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Minimum Wage Violations


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You are invited to call this law office at 917-719-1102 to speak with a lawyer at any time about your wage concerns, day or night. The consultation is absolutely free.

Are You Paid Less Than Minimum Wage?
If you are an employee and you are paid less than minimum wage, you may have a serious wage theft claim. The chart below offers some basic guidance on minimum wage rates in New York State. The hourly rates specified below are expected to increase incrementally on an annual basis until the minimum wage increases to $15 per hour in New York. Fast-food workers, home health aides, and those working pursuant to a contract with the government may be entitled to higher hourly rates and/or benefits. Government contracts pertain to work-sites, projects, and/or agencies that may include, but are not limited to: public schools, fire and police stations, court houses, sanitation facilities, public utilities, highway and road work construction and/or repair, public housing, security at government offices, public works construction, and so on.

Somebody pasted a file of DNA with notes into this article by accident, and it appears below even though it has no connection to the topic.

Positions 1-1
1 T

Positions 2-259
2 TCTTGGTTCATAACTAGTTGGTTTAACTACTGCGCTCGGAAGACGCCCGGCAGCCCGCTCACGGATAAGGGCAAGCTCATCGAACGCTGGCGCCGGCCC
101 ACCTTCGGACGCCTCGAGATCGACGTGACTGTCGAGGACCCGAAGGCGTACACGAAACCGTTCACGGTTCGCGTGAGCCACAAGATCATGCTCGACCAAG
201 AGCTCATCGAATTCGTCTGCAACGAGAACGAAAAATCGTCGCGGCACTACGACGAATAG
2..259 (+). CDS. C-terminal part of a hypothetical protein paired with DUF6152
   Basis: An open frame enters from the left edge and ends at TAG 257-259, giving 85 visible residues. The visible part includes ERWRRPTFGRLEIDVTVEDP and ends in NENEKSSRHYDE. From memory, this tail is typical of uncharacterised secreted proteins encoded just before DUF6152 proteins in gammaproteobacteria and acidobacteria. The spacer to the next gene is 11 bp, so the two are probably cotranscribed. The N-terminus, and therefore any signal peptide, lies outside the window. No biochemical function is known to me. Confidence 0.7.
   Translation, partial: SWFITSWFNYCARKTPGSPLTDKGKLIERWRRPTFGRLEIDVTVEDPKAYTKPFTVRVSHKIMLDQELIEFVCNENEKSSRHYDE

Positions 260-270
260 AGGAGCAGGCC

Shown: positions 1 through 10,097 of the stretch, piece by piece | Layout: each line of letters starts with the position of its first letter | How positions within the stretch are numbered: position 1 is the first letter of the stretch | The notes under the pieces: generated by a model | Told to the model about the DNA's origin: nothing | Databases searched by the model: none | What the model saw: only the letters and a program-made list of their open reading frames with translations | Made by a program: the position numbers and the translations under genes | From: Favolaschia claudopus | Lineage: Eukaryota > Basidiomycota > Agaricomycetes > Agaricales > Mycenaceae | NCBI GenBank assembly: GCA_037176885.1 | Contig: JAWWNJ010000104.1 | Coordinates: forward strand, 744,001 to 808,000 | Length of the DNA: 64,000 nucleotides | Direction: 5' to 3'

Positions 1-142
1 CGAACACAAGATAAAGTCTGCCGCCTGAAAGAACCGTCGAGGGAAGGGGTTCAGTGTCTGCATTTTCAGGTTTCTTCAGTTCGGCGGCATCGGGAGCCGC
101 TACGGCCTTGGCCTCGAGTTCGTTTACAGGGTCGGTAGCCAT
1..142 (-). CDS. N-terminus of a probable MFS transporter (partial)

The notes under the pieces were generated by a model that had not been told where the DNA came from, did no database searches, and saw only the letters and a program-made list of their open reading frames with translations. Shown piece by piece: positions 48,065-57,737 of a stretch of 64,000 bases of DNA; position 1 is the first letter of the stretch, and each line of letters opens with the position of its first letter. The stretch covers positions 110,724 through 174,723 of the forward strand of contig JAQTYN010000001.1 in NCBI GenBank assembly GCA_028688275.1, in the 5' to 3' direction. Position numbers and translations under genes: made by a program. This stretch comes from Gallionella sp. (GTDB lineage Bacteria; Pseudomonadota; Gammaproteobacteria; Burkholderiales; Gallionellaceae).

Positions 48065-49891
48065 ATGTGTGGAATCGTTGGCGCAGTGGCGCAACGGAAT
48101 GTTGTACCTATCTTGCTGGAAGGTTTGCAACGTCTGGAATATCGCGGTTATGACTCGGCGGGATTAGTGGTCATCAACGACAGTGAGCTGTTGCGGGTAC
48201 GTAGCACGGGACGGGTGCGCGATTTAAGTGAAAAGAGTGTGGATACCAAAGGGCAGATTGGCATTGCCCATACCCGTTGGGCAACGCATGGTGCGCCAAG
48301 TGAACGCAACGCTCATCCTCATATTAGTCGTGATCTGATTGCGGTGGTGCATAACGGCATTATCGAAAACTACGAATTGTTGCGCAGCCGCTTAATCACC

What Damages Can An Employee Recover?
Under the Labor Law of New York State, employees may recover the full amount of any minimum wage underpayment due for the past six (6) years, as well as reasonable attorney’s fees, prejudgment interest, and liquidated damages that may amount to 100% of the total wages owed. Employees may recover money for additional claims discovered by this law office, including claims for unpaid overtime, illegal deductions, notice violations, and other unlawful employer conduct.

Minimum Wage Chart for New York State
The minimum wage rates below apply only to those locations indicated in the left most column.

New York State – Beginning on December 31, 2021
New York City
$15.00 per hour
Long Island & Westchester
$15.00 per hour
Remainder of New York State
$13.20 per hour
Federal Minimum Wage
Applies Nationally (all 50 States)
*$7.25 per hour
* The federal minimum wage yields to higher minimum wages set by individual states and/or municipalities.

* All of the figures in this article are based on New York State Law. The specific laws applicable to your type of employment may vary, as there are certain exceptions, exemptions, and exclusions that may apply.